Frankenstein Defeats Evil Computer. Mysterious Grass-Roots Gal-Revolt Rocks Gotham! Are Hippies Slowing Down Space Progam in Protest? Headlines ripped from the pages of such great newspapers as the Daily Bugle and the Gotham Gazette await you at Dateline: Silver Age
posted by gamera
on Apr 30, 2010 -
"The editor's guidelines are as follows: First, remember the reader, and respect demands that we should not casually use words that are likely to offend. Second, use such words only when absolutely necessary to the facts of a piece, or to portray a character in an article; there is almost never a case in which we need to use a swearword outside direct quotes. Third, the stronger the swearword, the harder we ought to think about using it.Finally, never use asterisks, which are just a cop-out." - Swearing in The Guardian
: A chart
posted by Artw
on Apr 3, 2009 -
Yesterday, May 16, U2 front-man Bono was a guest "editor" for the UK newspaper The Independent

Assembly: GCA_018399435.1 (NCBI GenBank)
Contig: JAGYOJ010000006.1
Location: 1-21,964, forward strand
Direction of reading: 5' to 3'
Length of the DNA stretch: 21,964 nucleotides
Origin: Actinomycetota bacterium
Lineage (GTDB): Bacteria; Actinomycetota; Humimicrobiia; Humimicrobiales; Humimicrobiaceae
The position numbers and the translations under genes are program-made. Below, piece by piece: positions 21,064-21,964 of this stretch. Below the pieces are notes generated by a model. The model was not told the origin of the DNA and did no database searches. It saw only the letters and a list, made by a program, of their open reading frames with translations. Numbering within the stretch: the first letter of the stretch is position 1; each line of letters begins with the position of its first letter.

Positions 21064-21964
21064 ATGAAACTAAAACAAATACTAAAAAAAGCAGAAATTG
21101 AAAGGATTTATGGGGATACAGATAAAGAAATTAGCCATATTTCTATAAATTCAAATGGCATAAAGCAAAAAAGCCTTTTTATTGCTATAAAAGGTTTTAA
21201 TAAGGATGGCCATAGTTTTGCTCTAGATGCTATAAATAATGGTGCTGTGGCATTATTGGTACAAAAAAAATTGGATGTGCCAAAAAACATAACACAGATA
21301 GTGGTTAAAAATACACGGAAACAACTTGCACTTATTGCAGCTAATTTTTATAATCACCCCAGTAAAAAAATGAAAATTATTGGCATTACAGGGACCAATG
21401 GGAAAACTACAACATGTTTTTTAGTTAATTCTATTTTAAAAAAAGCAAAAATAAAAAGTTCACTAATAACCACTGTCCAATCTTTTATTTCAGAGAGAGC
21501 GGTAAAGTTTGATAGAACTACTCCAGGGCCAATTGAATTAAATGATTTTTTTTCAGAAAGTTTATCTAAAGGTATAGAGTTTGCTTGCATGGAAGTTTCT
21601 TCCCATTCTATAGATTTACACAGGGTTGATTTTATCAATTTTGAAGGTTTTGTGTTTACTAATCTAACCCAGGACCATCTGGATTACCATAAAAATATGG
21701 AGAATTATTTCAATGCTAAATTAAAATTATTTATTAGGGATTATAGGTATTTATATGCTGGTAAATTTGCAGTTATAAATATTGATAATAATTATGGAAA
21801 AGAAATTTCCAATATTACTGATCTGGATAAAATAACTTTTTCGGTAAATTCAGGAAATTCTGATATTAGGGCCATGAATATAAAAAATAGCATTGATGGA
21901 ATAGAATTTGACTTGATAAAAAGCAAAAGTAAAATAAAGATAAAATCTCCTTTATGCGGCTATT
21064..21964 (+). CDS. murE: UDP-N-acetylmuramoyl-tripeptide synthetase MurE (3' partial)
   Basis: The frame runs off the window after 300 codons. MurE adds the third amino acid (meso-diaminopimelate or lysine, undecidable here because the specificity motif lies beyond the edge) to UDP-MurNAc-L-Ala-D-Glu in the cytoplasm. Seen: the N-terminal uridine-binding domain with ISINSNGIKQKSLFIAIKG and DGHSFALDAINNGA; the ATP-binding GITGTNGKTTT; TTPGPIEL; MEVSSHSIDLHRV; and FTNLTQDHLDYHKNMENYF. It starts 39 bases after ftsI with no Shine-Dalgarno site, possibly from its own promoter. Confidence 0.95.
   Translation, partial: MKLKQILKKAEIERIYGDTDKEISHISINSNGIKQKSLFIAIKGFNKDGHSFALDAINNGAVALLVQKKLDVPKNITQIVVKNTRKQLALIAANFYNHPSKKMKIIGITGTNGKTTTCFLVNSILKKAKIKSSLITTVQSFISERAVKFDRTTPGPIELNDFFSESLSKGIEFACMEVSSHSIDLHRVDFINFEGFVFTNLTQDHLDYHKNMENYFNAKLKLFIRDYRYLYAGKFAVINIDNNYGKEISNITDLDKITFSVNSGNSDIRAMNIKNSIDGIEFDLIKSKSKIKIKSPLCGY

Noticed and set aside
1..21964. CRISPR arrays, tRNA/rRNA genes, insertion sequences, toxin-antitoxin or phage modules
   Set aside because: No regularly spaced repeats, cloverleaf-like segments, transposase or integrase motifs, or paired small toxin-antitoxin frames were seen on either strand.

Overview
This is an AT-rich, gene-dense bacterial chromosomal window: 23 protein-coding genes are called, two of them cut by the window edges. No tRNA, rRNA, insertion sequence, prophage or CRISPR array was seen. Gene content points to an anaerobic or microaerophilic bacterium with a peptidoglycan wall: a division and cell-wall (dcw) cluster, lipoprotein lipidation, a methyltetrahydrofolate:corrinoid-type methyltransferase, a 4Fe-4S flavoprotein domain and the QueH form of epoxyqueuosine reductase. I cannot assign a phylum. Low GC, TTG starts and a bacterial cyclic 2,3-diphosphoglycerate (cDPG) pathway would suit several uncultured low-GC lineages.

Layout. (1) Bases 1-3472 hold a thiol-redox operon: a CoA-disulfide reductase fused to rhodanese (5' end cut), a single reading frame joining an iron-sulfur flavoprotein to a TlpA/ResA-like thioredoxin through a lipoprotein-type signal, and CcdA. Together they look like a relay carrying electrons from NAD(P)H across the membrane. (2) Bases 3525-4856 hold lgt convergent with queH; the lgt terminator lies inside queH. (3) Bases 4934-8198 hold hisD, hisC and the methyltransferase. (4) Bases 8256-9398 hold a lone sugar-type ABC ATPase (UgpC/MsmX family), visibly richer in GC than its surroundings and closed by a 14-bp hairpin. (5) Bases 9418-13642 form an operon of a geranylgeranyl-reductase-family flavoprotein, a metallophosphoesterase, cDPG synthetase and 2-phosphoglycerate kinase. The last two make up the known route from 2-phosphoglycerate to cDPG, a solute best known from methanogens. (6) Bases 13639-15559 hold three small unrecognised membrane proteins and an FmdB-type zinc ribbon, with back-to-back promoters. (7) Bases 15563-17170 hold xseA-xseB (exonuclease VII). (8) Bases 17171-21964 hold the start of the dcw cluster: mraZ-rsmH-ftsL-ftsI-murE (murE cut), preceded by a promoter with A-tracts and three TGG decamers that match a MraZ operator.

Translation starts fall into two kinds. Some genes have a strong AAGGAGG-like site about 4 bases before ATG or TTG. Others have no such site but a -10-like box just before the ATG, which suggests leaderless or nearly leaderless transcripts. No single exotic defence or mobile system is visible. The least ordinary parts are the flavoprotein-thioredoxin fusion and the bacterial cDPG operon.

. Called the "RED Edition,"
half of this issue's proceeds went "to help fight HIV and AIDS among women and children in Africa." Highlights included US Secretary of State Condoleeza Rice offering her take on "The Ten Best Musical Works"
and an interview with Eddie Izzard
on immigration in Europe. Is there a downside to celebrity editing, or is it a win-win-win for Bono, The Independent, and some people in need?
posted by bardic
on May 17, 2006 -
Edinburgh's Scotsman newspaper
has launched a digital archive covering all editions from 1817-1950.
There are several stories with an American slant
which may be something that interests you. There is coverage on such things as the hanging of the notorious bodysnatchers Burke and Hare
Unfortunately, after viewing the free archives it is a paysite, but I still think it's worth a look as there is easily a couple of hours of interesting reading on the free articles that are included.
The set-up and look of this site is brilliant as well.
posted by ClanvidHorse
on Jun 4, 2005 -
Newspapers: Where Would Breakfast Be Without Them?
Yeah, online is fine for dipping, checking and scanning but nothing goes with properly brewed coffee like the aroma of fresh print on paper, preferably piled high in thick broadsheet-size stacks. The Wall Street Journal's Tunku Varadajaran
makes the case for us newspaper junkies. What's your
posted by MiguelCardoso
on May 2, 2002 -